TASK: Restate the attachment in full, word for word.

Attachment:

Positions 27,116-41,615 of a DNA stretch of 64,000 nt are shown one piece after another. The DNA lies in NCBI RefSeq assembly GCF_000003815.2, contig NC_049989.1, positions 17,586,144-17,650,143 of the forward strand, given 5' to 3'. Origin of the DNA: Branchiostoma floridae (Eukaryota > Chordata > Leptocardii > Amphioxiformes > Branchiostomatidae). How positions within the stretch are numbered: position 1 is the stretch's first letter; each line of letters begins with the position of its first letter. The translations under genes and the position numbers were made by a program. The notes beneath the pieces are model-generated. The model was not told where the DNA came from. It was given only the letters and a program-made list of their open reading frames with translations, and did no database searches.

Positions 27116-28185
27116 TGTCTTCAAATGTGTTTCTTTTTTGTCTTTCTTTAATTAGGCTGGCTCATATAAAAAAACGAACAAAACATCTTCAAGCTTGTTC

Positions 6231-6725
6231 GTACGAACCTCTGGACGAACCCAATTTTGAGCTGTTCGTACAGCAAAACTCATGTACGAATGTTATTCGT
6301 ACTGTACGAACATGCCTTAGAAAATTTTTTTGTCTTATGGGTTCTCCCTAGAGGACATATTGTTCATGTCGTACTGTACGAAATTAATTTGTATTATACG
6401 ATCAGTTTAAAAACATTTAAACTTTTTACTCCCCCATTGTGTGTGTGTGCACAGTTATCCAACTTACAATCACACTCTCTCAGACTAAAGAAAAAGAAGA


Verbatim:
Positions 27,116-41,615 of a DNA stretch of 64,000 nt are shown one piece after another. The DNA lies in NCBI RefSeq assembly GCF_000003815.2, contig NC_049989.1, positions 17,586,144-17,650,143 of the forward strand, given 5' to 3'. Origin of the DNA: Branchiostoma floridae (Eukaryota > Chordata > Leptocardii > Amphioxiformes > Branchiostomatidae). How positions within the stretch are numbered: position 1 is the stretch's first letter; each line of letters begins with the position of its first letter. The translations under genes and the position numbers were made by a program. The notes beneath the pieces are model-generated. The model was not told where the DNA came from. It was given only the letters and a program-made list of their open reading frames with translations, and did no database searches.

Positions 27116-28185
27116 TGTCTTCAAATGTGTTTCTTTTTTGTCTTTCTTTAATTAGGCTGGCTCATATAAAAAAACGAACAAAACATCTTCAAGCTTGTTC

Positions 6231-6725
6231 GTACGAACCTCTGGACGAACCCAATTTTGAGCTGTTCGTACAGCAAAACTCATGTACGAATGTTATTCGT
6301 ACTGTACGAACATGCCTTAGAAAATTTTTTTGTCTTATGGGTTCTCCCTAGAGGACATATTGTTCATGTCGTACTGTACGAAATTAATTTGTATTATACG
6401 ATCAGTTTAAAAACATTTAAACTTTTTACTCCCCCATTGTGTGTGTGTGCACAGTTATCCAACTTACAATCACACTCTCTCAGACTAAAGAAAAAGAAGA